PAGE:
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visiting Eglise St-Sulpice

Eglise St-Sulpice, officially the first stop of our Paris trip. We took the metro from our flat on the 13th arrondisement to the St-Sulpice metro stop and walked to the church. It was a Sunday and we meant to hear mass as well.


I’ve taken a slight fascination with Eugène Delacroix, mainly because of Liberty Leading the People / La Liberté guidant le peuple (you know, from that Coldplay album cover)– for a time it was on my bucket list and a few days into our trip I finally saw the real thing at the Louvre. This church has plenty of his paintings, which he managed to complete just before his death, while battling illness.

Jacob Wrestling with the Angel, Eugène Delacroix; St-Sulpice facade

Another thing that St-Sulpice is famous for is its mention in the Da Vinci Code. I’ve read this book many years ago and I barely remember anything about it now, only the fact that it was entirely believable to the common person. Most Dan Brown fans come here to see the meridian line / gnomon, which is actually a 16th century astronomical device that tells exact time of the Summer and Winter Solstice; but in truth, it does not actually follow the mythical “Rose Line.” The church even posted a warning of this false claim.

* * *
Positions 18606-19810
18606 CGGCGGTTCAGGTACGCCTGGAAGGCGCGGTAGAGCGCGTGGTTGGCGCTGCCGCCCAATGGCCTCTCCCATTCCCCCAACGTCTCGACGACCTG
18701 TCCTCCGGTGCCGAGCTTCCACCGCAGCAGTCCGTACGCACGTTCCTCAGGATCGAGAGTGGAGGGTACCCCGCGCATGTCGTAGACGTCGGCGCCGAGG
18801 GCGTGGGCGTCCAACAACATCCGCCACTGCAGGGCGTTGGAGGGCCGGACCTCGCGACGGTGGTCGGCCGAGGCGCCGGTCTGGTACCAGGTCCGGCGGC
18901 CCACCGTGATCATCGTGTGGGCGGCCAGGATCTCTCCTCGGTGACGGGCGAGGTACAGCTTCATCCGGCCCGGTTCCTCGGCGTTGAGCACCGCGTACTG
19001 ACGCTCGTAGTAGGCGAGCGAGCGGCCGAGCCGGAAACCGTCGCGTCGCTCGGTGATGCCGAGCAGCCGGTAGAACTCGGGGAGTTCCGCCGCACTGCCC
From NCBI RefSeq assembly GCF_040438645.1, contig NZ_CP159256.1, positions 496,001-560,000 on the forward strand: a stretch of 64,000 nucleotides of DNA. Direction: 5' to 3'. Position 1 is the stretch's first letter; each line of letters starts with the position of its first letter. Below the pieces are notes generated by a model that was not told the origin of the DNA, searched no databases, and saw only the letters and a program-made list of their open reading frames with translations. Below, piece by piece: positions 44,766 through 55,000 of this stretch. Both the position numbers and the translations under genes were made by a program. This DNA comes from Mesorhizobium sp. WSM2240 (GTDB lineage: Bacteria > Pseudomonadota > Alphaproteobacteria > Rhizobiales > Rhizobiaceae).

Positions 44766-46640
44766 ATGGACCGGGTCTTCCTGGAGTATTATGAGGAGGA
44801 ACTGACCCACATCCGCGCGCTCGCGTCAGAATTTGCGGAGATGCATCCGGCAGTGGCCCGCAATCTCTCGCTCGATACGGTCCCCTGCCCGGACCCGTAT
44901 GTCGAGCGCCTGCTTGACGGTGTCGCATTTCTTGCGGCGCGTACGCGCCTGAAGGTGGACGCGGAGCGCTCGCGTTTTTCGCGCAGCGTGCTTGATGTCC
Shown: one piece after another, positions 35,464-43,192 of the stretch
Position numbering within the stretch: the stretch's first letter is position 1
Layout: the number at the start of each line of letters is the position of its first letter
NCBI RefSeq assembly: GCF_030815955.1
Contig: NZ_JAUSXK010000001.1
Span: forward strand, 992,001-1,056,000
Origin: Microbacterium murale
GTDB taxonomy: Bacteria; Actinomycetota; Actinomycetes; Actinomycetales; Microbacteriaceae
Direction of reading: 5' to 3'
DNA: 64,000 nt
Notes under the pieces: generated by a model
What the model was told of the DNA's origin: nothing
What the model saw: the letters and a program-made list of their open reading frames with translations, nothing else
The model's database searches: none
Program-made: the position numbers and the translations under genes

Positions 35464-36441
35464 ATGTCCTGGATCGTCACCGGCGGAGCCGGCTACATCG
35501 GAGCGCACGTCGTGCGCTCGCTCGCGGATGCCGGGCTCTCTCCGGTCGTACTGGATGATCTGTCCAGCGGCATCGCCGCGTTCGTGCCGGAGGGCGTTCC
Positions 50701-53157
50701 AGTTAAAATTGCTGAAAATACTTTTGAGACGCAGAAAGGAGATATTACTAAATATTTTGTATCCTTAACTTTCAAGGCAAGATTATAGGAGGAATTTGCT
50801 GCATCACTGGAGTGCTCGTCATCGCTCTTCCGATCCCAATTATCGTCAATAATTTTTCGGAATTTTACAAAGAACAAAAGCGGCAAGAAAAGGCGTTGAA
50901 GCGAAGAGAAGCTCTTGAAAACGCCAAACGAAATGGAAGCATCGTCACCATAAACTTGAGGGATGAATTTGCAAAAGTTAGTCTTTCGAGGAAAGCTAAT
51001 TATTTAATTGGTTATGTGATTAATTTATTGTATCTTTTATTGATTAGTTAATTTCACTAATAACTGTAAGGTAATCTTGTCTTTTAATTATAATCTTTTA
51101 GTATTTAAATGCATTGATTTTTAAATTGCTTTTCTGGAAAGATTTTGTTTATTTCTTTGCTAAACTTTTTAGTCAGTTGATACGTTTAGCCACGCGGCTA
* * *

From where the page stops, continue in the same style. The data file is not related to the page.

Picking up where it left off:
We also stayed a bit after mass for the organ concerto. Pardon my untrained ear, but it sounded to me like the kind of music one would play in a film while Dracula is about to bite into the fleshy bosom of a young maiden. Or something like that.

One of the world’s largest pipe organs- with 6,700 pipes; Saint Jean Baptiste de la Salle, founder of mon école

Pipe Organ

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